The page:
Local bar condemned, re-opened 4 days later

By Lindsey Salvatelli

DeKALB — The city received a good deal of backlash for the way it handled emergency repairs needed at Lord Stanley’s Bar and The Annex, 142 E. Lincoln Highway, and the condemnation of Common Grounds, 150 E. Lincoln Highway.

Fire Prevention Officer Lynch William and Chief Building Official Thaddeus Mack had a Fire Life Safety inspection scheduled April 5 for Lord Stanley’s. After spending two hours in the building, city officials scheduled a time to return the following day during the business’ closed hours.

William and Mack returned Friday to inspect Lord Stanley’s basement where they found an “extent of significant property maintenance concerns,” and there were “large areas of organic growth, including areas where food was stored,” said Jo Ellen Charlton, Community Development Director. She said there were also sanitation concerns in other areas of the establishment as well as asbestos.

Mack presented images of Lord Stanley’s basement, which shows a rat trap near a cooler and unused pizza boxes in shrink wrap laying in an area on the floor with what Mack believes could be asbestos.

Charlton said owners of the property began to make emergency improvements to the building during the weekend, which led to discussions about how soon the condemnation could be lifted. Inspectors returned to the building Monday and found the building to be in compliance with building codes and a condemnation was not necessary.

The Annex’s safety concerns stemmed from the building’s structural integrity where the inspectors had worries about the first floor hazards to occupants. Mack said some of the nails holding posts had been rusted through, and the first floor’s support beams were showing signs of weakness.

Charlton said she didn’t expect the building to be closed because most of the concerns inspectors had could be easily fixed, such as placing fire extinguishers and smoke detectors throughout the building.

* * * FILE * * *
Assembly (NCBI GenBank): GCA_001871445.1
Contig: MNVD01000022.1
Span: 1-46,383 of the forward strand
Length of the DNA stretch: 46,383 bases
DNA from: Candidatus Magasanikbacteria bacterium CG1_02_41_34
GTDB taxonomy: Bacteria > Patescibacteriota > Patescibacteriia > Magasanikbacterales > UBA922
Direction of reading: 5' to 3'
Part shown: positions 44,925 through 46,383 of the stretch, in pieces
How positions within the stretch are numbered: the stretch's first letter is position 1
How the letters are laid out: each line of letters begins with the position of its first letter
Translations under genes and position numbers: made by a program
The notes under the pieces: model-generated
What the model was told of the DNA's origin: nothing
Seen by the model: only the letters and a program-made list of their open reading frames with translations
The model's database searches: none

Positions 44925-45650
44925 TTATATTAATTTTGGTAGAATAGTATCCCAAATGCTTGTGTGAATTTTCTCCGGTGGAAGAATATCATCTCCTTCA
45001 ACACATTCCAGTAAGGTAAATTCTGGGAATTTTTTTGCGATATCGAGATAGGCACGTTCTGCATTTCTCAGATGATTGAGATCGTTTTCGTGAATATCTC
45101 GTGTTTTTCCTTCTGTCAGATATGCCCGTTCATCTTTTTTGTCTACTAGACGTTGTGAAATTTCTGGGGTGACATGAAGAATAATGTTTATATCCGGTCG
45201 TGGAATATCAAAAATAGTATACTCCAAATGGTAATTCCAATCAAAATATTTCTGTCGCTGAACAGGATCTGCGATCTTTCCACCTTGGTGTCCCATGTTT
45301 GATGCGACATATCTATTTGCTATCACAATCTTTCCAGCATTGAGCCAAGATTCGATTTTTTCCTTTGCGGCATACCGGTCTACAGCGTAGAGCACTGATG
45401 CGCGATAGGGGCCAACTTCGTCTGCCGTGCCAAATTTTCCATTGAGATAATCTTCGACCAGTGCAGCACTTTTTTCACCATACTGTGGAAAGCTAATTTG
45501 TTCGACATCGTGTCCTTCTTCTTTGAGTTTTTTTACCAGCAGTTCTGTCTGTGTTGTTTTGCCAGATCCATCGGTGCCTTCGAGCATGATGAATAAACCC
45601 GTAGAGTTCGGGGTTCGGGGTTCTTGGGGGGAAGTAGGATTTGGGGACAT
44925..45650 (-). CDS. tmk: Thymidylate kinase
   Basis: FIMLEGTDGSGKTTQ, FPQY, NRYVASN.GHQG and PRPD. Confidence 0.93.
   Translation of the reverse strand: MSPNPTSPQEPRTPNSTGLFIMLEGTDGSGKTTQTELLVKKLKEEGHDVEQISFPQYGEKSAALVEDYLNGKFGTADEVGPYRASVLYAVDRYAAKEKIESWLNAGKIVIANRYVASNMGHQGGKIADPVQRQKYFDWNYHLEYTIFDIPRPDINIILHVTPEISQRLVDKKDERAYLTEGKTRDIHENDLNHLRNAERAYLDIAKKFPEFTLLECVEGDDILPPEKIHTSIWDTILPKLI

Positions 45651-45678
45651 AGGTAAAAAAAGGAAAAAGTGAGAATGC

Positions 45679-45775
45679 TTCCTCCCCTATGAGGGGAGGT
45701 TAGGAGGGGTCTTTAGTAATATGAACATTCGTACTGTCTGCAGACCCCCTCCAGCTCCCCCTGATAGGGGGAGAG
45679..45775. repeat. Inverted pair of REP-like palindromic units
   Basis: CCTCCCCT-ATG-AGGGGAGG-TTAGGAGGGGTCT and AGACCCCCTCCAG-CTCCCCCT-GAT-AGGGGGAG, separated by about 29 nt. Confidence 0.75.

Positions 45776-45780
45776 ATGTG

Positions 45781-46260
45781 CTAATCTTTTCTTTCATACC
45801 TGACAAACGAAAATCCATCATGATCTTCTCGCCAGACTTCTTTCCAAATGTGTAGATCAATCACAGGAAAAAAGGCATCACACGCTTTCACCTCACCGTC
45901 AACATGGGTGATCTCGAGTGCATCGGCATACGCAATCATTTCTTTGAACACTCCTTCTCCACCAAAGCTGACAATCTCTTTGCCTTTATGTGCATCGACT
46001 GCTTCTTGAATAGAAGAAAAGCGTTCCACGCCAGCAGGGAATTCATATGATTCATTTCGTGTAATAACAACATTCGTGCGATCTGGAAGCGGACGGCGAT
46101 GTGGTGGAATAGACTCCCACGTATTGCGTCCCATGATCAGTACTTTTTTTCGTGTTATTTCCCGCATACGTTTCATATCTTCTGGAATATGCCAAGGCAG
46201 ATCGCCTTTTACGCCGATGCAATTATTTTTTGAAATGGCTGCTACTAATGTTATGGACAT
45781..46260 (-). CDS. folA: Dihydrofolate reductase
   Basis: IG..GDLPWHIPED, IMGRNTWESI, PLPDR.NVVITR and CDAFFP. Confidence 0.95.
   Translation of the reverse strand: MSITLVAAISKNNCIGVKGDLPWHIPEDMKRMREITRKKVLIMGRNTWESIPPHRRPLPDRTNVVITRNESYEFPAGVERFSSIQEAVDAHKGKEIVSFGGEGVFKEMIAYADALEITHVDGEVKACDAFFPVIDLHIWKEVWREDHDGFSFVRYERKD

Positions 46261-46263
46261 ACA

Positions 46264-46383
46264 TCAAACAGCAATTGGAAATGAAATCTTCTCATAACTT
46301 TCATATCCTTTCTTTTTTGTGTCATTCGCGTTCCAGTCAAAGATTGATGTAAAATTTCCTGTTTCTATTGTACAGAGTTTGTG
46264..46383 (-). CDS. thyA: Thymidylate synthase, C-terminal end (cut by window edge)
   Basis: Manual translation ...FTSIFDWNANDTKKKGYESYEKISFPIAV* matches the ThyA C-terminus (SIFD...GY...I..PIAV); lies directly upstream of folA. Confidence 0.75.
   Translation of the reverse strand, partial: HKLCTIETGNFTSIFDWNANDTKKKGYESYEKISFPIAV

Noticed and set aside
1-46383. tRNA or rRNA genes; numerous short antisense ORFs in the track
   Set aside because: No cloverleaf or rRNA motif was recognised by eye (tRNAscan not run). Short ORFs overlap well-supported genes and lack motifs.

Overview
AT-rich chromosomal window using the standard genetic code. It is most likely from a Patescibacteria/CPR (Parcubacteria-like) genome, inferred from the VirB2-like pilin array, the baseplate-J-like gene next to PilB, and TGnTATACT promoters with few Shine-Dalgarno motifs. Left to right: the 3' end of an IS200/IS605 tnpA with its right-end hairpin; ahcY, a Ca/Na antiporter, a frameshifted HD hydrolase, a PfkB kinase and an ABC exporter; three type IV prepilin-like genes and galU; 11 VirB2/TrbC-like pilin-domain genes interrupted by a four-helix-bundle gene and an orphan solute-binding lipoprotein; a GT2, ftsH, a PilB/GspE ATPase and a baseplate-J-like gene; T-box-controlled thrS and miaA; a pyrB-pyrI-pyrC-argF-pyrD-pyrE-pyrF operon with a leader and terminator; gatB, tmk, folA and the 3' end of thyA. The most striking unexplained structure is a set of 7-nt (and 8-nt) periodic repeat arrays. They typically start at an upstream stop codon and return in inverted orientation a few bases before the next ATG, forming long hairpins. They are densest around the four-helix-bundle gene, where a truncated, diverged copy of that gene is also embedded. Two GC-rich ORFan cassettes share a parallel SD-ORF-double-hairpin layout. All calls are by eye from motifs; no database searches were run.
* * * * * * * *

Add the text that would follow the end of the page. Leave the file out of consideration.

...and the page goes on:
“While the notices did include language that the condemnation could be occurring on Monday, we didn’t really expect that to happen because these are things the owner was informed of and that could be easily fixable,” Charlton said.

The city inspectors did not begin to inspect Common Grounds until after 4 p.m. Friday evening, and the city must first meet with a building engineer before determining how much time should be granted to Bill Valos, owner of the building that houses The Annex and Common Ground, to fix structural concerns.

Charlton said the city is not attempting to redevelop the property.

“We want to make buildings safe,” Charlton said. “We may be doing it differently than we having in the past, but that is in response to feedback from the community and you, our elected officials.”

The building’s threat of condemnation received criticism from residents who thought city official’s approach to closing the structure was abrupt and without proper notice.

Mayor Jerry Smith proposed the idea of dedicating an entire Committee of the Whole meeting to discuss how to handle building condemnation and code enforcements.

“Making that decision, I was putting public safety above all else,” Smith said.

DeKalb residentHoward Solomon said he was disappointed in city officials’ lack of empathy.

“The way this was handled, without giving people notice, or providing people with alternatives, without actually completing an engineering study saying there actually were safety hazards is the way I would not want a city to act,” Solomon said.

Smith said he was well aware of the impact condemning the structure would have on the two businesses, as well as residents who live in the building.

“I remain steadfast that we tried to do the right thing,” Smith said.